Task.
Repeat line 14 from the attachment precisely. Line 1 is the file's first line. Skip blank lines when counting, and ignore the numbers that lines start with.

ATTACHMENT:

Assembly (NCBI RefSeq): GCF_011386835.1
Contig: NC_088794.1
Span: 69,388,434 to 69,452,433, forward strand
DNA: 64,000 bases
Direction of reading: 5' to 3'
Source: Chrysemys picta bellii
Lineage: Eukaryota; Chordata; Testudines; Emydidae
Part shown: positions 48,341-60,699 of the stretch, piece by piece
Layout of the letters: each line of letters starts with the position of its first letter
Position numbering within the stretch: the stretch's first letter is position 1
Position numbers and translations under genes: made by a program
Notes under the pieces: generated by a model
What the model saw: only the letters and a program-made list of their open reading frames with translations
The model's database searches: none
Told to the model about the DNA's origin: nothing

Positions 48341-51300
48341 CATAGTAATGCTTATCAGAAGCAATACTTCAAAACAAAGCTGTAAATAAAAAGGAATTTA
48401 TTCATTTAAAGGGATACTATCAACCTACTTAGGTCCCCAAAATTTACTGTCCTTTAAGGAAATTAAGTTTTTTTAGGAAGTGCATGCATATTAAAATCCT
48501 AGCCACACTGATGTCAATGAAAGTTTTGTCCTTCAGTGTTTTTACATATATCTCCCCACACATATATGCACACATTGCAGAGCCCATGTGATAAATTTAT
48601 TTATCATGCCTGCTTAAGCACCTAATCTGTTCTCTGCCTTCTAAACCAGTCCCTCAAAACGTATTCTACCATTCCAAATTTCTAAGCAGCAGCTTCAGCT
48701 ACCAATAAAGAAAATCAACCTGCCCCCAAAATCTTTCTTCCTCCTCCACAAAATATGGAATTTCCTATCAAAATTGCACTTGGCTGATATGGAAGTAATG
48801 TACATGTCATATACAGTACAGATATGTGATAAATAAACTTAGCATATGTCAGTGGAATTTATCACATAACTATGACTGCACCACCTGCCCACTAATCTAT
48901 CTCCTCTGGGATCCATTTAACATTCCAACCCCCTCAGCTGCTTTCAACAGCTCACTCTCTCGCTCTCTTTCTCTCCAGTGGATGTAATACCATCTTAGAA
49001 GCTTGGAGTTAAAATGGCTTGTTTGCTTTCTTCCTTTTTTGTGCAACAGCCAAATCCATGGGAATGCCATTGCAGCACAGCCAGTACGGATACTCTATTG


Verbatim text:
The model's database searches: none